Iron Turning Waste Media for Treating Endosulfan and Heptachlor Contaminated Water

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Science of the Total Environment



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This study explored the application of iron turning waste for the degradation of heptachlor and endosulfan. In batch experiments, 2.5 g of iron turning waste efficiently removed 96% of heptachlor and 85% of endosulfan in 200 mL of water (20 μg/L for each pesticide) in ten minutes. By increasing the iron turning dose from 1 g to 2.5 g, pseudo second order removal rates of heptachlor and endosulfan increased 1.5-fold and 1.37-fold, respectively. Among the minerals in groundwater, calcium and potassium lowered heptachlor removal (8–10%), whereas their effect on endosulfan removal was minimal. Endosulfan removal increased 16%, when water pH was raised from 4 to 10. The effect of water pH on heptachlor removal was minimal. The removal of heptachlor and endosulfan dropped to 55% and 46%, respectively, when the initial concentration was 1 μg/L. In a continuous flow system, iron turning worked better in combination with sand media. Water flow rate (5–15 mL/min) had a limited effect on the removal of both pesticides (initial concentration of 2 μg/L) which increased with increasing iron turning dose (100–150 g) for endosulfan. Heptachlor removal remained stable (100%) regardless of the iron turning amount (100–150 g) used in a filtration column. Iron turning based filter completely removed heptachlor throughout the filtration period (600 h), whereas endosulfan removal dropped from 100% to 88–90% after 300 h. Endosulfan and heptachlor were degraded into nonanal and heptanal, respectively. Iron turning waste was characterized using X-ray diffraction (XRD) and X-ray photoelectron spectroscopy (XPS) before and after its reactions with both pesticides. XRD and XPS analyses revealed that virgin iron turning waste consisted of zerovalent iron (Fe0) and iron oxides, and Fe0 was transformed to magnetite (Fe3O4) after reacting with both pesticides. Based on detected degradation by-products, the removal mechanism and degradation pathways for both pesticides were elucidated.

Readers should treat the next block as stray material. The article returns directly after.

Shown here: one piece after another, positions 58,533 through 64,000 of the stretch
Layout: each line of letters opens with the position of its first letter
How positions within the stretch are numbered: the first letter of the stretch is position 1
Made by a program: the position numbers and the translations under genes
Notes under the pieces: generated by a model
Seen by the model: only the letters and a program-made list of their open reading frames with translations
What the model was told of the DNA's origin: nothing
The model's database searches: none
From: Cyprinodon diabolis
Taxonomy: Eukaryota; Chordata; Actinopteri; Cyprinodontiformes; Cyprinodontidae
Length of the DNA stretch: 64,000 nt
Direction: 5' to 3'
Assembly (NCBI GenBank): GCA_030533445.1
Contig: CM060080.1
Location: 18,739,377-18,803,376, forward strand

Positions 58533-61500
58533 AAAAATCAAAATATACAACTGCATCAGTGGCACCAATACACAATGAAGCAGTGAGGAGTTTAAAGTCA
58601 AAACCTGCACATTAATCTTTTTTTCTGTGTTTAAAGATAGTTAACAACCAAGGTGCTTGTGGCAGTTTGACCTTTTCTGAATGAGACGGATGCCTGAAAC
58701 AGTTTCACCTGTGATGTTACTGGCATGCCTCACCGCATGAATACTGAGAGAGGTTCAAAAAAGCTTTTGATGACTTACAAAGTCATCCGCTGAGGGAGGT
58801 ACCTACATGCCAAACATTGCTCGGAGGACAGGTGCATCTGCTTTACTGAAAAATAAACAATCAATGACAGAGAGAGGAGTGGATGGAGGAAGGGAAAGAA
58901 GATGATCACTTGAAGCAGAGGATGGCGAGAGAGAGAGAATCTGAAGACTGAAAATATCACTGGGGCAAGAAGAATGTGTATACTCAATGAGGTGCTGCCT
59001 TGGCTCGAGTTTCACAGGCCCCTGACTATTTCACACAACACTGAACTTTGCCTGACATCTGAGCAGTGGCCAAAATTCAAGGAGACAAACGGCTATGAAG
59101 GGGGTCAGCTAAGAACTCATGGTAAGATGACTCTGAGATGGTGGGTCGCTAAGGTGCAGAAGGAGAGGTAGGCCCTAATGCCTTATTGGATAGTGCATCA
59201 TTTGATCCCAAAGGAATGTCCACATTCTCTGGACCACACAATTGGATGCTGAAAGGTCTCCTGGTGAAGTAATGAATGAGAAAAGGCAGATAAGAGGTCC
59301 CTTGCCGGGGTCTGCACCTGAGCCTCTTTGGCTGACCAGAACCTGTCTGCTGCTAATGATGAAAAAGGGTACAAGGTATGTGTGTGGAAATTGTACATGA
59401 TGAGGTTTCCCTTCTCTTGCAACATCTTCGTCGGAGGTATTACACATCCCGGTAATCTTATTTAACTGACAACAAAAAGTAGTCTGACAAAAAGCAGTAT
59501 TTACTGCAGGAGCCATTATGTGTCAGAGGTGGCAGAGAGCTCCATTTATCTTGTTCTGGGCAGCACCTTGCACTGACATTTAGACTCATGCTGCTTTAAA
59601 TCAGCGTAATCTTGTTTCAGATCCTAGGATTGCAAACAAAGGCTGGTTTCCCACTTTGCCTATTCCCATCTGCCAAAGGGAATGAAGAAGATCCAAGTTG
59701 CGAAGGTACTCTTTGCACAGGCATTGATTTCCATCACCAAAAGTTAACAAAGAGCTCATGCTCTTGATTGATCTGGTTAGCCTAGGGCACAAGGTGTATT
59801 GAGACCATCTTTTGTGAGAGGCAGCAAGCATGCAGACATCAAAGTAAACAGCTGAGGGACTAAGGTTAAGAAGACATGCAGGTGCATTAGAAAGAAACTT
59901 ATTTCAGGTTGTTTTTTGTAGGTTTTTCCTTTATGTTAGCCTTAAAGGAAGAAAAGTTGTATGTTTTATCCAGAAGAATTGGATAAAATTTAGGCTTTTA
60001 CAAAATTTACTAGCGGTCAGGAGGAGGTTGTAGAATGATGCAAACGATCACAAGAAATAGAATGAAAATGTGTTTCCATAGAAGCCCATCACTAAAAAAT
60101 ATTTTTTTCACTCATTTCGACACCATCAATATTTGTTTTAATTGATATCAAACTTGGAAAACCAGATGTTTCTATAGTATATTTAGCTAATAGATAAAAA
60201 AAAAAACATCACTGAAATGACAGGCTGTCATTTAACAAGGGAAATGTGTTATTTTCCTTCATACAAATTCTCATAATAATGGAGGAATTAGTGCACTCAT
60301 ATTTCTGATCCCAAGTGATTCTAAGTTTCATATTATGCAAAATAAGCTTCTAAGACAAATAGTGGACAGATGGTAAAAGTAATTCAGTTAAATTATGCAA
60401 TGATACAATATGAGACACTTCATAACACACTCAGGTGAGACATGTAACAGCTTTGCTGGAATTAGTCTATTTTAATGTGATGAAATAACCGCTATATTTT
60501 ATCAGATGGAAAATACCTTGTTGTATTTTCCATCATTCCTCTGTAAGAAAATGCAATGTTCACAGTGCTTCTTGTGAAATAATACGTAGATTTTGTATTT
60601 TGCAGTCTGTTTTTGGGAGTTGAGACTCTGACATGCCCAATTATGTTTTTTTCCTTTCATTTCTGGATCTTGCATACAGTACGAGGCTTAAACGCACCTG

Iron turning waste; Endosulfan; Heptachlor; Degradation by-products; Water filtration


Civil and Environmental Engineering | Hydraulic Engineering | Water Resource Management



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